# Why is there a chemical potential term in the Bose-Hubbard Hamiltonian?

When looking at the Bose-Hubbard Hamiltonian $$H_{BH}=-t\sum_{\langle i,j\rangle}a^\dagger_ia_j+\frac{U}{2}\sum_ia^\dagger_ia_i(a_i^\dagger a_i-1)-\mu\sum_ia_i^\dagger a_i,$$ I'm wondering why there is the chemical potential term. In my understanding, the Hamiltonian is supposed to "measure" the energy of the system or more precisely, the eigenvalues are the energies of its eigenstates. While to me, the first two terms seem rather obvious (Energy attached to the "hopping" within the system and on-site interaction due to pseudo contact potential) I don't understand why there is the chemical potential term. Shouldn't this $$\mu=\frac{\partial E}{\partial N}|_{S,V}$$ already be accounted for with the first two terms? And more confusingly,if not, why is the sign negative? Last but not least, it appears that all the particles "carry" the same chemical potential but if we imagine a particle-by-particle filling of the lattice, then obviously this is not the case. So could someone clarify why this term is there and why it looks how it looks?

## 1 Answer

The model assumes your system of $$N$$ particles is connected to a reservoir of infinite particles. The chemical potential $$\mu$$ is the "tilt" between these two bowls of particles, allowing for particles to flow until equilibrium (same number of particles, fixed desired $$N$$) is reached. In the same way a potential difference between the two sides of a charged capacitor exists until both sides have the same total charge. This formalism is known as the grand-canonical ensemble.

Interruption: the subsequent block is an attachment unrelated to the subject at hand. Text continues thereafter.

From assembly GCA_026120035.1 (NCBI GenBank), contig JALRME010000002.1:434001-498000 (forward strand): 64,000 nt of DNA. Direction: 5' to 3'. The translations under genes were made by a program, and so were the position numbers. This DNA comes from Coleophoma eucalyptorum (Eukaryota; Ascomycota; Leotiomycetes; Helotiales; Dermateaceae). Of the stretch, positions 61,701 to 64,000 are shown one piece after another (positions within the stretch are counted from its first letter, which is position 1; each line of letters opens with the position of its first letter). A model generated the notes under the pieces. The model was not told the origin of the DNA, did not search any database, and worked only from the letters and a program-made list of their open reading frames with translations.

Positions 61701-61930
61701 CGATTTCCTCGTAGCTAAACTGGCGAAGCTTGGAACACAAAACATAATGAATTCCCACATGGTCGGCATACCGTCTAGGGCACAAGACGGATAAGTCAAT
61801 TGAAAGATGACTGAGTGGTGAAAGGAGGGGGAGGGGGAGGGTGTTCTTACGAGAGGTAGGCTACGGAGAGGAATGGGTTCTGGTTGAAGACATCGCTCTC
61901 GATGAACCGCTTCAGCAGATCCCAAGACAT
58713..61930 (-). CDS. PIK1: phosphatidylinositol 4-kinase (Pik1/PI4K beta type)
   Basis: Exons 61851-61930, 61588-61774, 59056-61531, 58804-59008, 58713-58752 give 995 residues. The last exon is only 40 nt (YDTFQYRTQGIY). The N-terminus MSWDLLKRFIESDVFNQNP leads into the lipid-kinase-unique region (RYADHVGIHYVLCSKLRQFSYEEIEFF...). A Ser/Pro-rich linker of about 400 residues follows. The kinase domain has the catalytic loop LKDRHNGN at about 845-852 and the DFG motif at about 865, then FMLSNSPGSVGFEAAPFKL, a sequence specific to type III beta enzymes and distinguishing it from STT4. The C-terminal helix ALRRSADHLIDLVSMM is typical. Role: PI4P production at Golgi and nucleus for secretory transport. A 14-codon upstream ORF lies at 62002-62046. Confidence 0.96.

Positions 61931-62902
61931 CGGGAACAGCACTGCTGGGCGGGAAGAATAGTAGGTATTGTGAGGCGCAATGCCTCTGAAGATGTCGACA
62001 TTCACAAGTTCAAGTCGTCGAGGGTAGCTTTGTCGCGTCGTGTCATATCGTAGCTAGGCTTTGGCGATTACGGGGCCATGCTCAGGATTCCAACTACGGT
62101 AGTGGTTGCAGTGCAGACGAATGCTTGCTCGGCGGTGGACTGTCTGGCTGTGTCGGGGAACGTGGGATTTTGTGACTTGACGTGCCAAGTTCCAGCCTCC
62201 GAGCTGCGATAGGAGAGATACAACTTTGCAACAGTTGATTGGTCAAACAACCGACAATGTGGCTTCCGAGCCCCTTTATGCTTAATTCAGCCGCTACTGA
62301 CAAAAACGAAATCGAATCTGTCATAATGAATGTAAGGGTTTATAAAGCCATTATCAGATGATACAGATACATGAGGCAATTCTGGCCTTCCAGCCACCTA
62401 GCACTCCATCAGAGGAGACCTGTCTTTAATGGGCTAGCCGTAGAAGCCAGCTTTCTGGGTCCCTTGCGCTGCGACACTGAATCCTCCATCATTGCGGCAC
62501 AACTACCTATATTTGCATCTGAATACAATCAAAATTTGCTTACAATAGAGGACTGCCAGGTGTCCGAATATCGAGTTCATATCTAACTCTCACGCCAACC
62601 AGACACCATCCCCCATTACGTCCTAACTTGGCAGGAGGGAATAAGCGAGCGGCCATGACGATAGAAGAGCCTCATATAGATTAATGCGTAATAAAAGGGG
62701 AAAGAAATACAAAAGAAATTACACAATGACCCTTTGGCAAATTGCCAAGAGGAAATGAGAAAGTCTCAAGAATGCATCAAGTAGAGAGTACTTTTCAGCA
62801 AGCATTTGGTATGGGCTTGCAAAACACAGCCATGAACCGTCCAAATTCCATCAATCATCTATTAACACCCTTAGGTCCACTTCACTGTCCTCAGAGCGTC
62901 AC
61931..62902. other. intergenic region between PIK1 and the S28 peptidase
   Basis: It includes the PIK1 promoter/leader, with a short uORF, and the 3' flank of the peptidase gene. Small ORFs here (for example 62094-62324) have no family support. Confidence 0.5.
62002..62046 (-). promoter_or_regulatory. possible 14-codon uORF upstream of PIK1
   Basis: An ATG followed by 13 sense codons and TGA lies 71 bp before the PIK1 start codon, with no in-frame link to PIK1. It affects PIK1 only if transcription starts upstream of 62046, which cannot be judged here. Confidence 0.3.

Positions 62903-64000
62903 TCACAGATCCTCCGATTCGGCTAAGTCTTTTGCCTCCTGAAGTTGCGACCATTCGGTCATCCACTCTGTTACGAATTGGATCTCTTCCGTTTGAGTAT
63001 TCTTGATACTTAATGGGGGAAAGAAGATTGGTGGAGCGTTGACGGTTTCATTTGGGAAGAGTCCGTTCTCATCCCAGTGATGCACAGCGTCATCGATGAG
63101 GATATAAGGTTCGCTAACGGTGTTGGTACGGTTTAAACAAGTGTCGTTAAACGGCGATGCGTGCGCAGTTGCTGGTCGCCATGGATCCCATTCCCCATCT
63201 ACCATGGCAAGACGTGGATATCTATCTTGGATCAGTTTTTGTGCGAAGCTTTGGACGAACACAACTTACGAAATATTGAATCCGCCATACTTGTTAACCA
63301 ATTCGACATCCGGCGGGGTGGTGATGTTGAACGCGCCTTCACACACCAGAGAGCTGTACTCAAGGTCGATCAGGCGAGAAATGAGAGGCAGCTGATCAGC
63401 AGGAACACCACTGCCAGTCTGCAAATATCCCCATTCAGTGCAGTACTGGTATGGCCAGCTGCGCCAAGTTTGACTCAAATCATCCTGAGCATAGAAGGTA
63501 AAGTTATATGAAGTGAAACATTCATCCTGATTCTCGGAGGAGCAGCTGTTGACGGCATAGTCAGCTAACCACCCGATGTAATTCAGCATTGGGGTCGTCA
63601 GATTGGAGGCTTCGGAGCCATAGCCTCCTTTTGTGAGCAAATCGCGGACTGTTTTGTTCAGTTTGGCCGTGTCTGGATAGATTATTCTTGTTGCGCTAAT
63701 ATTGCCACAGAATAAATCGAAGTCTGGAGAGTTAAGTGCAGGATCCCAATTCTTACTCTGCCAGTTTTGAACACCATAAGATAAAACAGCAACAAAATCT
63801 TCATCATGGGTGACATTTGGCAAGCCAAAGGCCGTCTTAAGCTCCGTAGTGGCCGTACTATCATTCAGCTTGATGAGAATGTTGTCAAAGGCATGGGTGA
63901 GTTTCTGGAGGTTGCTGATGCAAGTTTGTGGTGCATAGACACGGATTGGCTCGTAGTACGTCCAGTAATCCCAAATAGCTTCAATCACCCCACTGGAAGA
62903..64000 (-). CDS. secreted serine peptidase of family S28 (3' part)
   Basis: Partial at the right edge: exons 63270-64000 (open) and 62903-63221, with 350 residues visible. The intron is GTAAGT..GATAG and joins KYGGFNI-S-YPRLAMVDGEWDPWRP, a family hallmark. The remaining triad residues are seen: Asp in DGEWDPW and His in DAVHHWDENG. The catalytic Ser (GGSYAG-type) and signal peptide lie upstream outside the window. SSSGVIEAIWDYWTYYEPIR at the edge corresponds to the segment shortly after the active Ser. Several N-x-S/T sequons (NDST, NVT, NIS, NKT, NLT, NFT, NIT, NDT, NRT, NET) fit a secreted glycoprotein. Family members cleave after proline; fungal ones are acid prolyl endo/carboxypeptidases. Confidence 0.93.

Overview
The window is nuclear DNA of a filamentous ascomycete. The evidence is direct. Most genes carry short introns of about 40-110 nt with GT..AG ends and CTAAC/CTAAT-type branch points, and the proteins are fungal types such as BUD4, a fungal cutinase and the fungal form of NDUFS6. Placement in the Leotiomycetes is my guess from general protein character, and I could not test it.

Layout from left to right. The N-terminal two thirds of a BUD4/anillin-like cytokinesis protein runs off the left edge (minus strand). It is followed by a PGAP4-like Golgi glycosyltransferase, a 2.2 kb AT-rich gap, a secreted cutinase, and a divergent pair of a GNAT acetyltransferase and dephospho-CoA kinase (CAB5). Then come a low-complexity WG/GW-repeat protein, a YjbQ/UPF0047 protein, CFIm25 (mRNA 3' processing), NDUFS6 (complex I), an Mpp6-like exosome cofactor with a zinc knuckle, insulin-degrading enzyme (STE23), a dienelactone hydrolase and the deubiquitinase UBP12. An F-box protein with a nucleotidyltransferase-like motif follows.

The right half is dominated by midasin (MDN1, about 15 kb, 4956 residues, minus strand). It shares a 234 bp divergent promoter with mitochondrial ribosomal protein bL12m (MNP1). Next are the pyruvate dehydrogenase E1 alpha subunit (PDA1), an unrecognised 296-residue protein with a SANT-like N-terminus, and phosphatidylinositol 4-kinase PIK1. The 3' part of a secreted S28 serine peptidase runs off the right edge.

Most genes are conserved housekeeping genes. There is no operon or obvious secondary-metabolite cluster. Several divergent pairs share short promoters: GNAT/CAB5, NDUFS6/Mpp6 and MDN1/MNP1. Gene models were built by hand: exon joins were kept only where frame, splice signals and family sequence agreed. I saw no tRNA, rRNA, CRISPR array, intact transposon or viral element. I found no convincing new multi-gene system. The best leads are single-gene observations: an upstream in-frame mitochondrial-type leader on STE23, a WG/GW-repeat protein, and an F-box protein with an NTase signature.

$$\mu$$ controls the filling. How many particles there are in your system.
This affects the physics, because even if $$U\rightarrow \infty$$ but you only have $$1$$ particle, nothing interesting will happen. You always need to know what $$J$$ or $$U$$ are compared to $$\mu$$. As an example, if you plot the average number of particles per site in the Mott phase $$\bar n$$, it is a step ladder for integer values of $$\mu / U$$.

Shouldn't this $$\mu=\frac{\partial E}{\partial N}|_{S,V}$$ already be accounted for with the first two terms?

No. The first two terms do not depends on the number of particles. This extra term is telling how much the energy of the system changes by adding a new particle, while the other ones are telling you how much the energy of the system changes as you vary interactions and tunnelling (at fixed particle number).

And more confusingly,if not, why is the sign negative?

The chemical potential of bosons is negative, so really here it should be $$-|\mu|$$. Intuitively, you can justify it with "bosonic enhancement", i.e. bosons like to be in the same state so they lower their energy for that to be more favourable.

Edit: While part of my statement above is true, it is not why there is a $$-\mu$$ term. That also shows up in classical statistical mechanics and is just the result of derivatives and stuff when integrating out the reservoir. See e.g. here.

Last but not least, it appears that all the particles "carry" the same chemical potential but if we imagine a particle-by-particle filling of the lattice, then obviously this is not the case. So could someone clarify why this term is there and why it looks how it looks?

The chemical potential is set by this particle reservoir in the grand-canonical ensemble. It controls how many particles are in the system, it does not care about the system's specifics.

• Thank you very much for the nice explanation! Especially for pointing out that it is not $-\mu$ but $-|\mu|$! I am quite surprised that writing $-\mu$ seems to be a common notation when in fact it needs to be $+\mu$ (At least if we stick to $\mu:=+\frac{\partial E}{\partial N}|_{S,V}$ – Simon Aug 8 '20 at 20:15
• @Simon, Actually I am sorry, I am wrong. The chemical potential is indeed negative for bosons near Tc but the $-\mu$ occurs also in classical statistical physics. I've edited my answer. – SuperCiocia Aug 8 '20 at 21:25